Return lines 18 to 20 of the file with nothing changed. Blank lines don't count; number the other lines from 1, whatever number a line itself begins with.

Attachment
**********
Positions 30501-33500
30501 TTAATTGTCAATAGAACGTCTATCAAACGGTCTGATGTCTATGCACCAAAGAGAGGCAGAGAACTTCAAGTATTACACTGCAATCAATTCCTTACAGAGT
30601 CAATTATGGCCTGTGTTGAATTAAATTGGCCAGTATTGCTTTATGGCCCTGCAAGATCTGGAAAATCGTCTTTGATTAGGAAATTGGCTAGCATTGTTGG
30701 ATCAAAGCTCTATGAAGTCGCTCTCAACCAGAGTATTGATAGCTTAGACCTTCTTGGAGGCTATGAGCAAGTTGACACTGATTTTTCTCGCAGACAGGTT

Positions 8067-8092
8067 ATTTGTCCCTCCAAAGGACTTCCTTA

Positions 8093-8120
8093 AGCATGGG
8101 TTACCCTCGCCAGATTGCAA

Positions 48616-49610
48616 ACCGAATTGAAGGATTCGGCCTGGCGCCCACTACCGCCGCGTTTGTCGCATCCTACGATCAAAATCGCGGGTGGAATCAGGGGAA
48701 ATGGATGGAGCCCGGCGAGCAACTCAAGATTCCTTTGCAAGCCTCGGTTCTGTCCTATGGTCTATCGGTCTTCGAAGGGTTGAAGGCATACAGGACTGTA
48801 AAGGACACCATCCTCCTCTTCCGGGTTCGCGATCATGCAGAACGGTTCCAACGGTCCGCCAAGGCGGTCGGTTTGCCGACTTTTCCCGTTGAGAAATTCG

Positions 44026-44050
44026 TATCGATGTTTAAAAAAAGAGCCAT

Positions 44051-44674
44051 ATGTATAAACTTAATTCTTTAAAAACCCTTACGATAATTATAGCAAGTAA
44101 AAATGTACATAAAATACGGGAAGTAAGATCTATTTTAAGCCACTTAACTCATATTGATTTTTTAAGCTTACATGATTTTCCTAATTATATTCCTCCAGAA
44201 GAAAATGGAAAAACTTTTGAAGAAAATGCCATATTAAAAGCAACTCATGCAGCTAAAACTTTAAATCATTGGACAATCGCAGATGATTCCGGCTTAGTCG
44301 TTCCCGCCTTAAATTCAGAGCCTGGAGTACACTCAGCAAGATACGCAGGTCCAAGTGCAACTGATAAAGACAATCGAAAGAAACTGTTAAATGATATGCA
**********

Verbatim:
44101 AAATGTACATAAAATACGGGAAGTAAGATCTATTTTAAGCCACTTAACTCATATTGATTTTTTAAGCTTACATGATTTTCCTAATTATATTCCTCCAGAA
44201 GAAAATGGAAAAACTTTTGAAGAAAATGCCATATTAAAAGCAACTCATGCAGCTAAAACTTTAAATCATTGGACAATCGCAGATGATTCCGGCTTAGTCG
44301 TTCCCGCCTTAAATTCAGAGCCTGGAGTACACTCAGCAAGATACGCAGGTCCAAGTGCAACTGATAAAGACAATCGAAAGAAACTGTTAAATGATATGCA